Coronastream: long COVID, waves around the world and genetic predisposition to pneumonia

Posted on October 27, 2020   by Dr Tim Inglis

In this special blog series, medical microbiologists led by Dr Tim Inglis summarise some of the research that will be essential to inform COVID-19 countermeasures. Find out more about the project in Dr Inglis' Editorial 'Logic in the time of coronavirus', published in theJournal of Medical Microbiology

By now, we're all thinking that the pandemic has to run out of steam at some point. But, as we head towards the end of the year, SARS-CoV-2 just keeps on coming. Whether you're suffering the long-term consequences of COVID-19 infection that refuse to budge, or you're a number cruncher risking another look at the epidemic curve; it just keeps on going on. And against expectations, some of the places with the most rudimentary public health have managed to keep a lid on things, while wealthier nations have seen the virus spread widely and travel all the way to the top. At least the science is beginning to make sense, as reflected in the recently published literature.  
Not yet the endnote: If you've paused at this half year-into-the-pandemic mark to look over the horizon, there's a link below to a thought-provoking essay that will give you a new perspective on the malign intelligence behind our SARS-CoV-2 adversary. 

Congruence: clinico-pathological features

Long COVID: How to define it and how to manage it

This account of a British Medical Journal (BMJ) webinar summarises an expert panel discussion on the emerging syndrome of persisting clinical features that persist after the initial SARS-CoV-2 infection. The prevalence of long COVID is probably underestimated and its impact may not be fully appreciated for some time. The wide range of symptoms that may last for weeks to months after the acute infection, makes it difficult to arrive at a clear definition of long COVID. One suggested is "not recovering [for] several weeks or months following the start of symptoms that were suggestive of COVID, whether you were tested or not.” Profound fatigue is recognised as one of the most common symptoms in long COVID. Post-viral cardiomyopathy also occurs with relatively high frequency. While many patients appear to recover slowly, specialist referral is recommended for the small proportion who do not.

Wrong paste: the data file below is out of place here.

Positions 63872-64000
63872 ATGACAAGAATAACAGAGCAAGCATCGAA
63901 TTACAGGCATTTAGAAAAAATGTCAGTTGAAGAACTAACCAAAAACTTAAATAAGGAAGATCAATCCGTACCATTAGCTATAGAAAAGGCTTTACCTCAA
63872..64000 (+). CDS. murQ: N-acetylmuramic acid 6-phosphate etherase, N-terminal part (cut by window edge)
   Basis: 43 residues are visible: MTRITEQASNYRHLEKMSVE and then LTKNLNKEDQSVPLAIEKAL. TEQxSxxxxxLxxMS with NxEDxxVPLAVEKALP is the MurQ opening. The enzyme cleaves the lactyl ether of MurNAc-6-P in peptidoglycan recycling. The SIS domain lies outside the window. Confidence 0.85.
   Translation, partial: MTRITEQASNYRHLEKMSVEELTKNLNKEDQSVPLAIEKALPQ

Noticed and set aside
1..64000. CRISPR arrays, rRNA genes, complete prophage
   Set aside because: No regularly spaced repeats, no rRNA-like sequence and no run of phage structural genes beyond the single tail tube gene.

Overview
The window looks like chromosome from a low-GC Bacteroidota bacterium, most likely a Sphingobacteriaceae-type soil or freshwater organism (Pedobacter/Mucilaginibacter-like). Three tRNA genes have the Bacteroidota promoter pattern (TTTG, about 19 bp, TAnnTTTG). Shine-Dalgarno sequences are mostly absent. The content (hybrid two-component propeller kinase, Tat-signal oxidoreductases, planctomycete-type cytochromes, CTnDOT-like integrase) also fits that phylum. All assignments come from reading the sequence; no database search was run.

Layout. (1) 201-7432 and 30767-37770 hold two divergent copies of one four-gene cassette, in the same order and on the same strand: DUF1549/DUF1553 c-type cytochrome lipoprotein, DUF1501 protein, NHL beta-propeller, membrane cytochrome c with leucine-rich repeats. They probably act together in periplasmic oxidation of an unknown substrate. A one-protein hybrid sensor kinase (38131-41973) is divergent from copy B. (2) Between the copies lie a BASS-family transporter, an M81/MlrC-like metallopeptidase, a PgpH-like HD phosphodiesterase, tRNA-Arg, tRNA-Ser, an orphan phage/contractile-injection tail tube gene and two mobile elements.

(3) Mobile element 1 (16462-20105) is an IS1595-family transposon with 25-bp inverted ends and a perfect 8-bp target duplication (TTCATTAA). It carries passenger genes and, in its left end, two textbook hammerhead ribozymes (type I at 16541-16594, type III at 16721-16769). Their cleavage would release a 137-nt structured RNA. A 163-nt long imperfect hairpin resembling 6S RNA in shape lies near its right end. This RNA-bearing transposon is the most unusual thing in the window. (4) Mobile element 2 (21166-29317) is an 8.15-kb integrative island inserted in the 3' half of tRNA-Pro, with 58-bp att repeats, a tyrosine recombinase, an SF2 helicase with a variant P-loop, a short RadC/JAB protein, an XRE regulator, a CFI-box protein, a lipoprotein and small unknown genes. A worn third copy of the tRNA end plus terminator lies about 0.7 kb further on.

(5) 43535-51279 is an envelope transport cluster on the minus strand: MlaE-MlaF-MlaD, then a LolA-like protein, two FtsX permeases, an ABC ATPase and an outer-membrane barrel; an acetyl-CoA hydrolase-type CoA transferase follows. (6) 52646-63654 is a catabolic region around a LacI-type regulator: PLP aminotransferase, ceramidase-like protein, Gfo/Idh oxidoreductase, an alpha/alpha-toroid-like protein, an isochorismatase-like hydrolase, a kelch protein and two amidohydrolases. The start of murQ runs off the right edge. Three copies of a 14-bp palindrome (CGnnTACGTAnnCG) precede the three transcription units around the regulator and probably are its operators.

Consistency: epidemiology

COVID-19: A global and continental overview of the second wave and its (relatively) attenuated case fatality ratio

This analysis of publicly available data on cases and deaths between December 2019 and September 2020 reveals three distinct pandemic periods in which there were an initial peak, a plateau and a second peak. There are distinctive patterns at a continental level, particularly in the third period, with Europe increasing again, and the Americas and Africa declining. There is a reduced case-fatality ratio in the global second wave of COVID.

Cumulative dissonance: pathophysiology

Inborn errors of type I IFN immunity in patients with life-threatening COVID-19

In this study of 659 patients with life-threatening COVID-19 pneumonia and 534 with asymptomatic or benign infection, this group were able to define loss of function variants in 23 patients. They conclude that inborn errors of TLR3 and IRF7 dependent type I IFN immunity can underlie life-threatening COVID-19 pneumonia. This paper presents a series of experiments that map out cell and molecular processes underlying susceptibility to severe COVID-19 pneumonia. These results suggest that at least 23 of the 659 patients with severe pneumonia had known or new genetic defects in type I IFN induction and amplification.  

Curtailment: therapeutic and preventive countermeasures

The potential impact of zinc supplementation on COVID-19 pathogenesis

Zinc was among the cocktail of therapeutic agents given to the current occupant of the White House while under treatment for COVID-19. News media highlighted that there was no published evidence for its effect, but this paper reviews the evidence for a potential benefit from zinc supplementation. Most of the risk groups for COVID-19 are associated with zinc deficiency. Zinc is required for prevention of pathogen entry since it helps preserve epithelial barriers, aspects of immune and metabolic function, and may contribute to the development of around 16% deep respiratory infections globally. Interestingly, ACE-2 is a zinc-metalloenzyme. Zinc also directly affects viral replication, and has several stabilising effects on immune function. While direct evidence for a clinical benefit of preventive or therapeutic zinc is lacking, there is published support for its benefit in viral respiratory infections. At present, zinc supplements appear to be a low risk/high benefit approach. 


COVID-19 at the White House - Public Reports 

Beyond the horizon

Cognition all the way down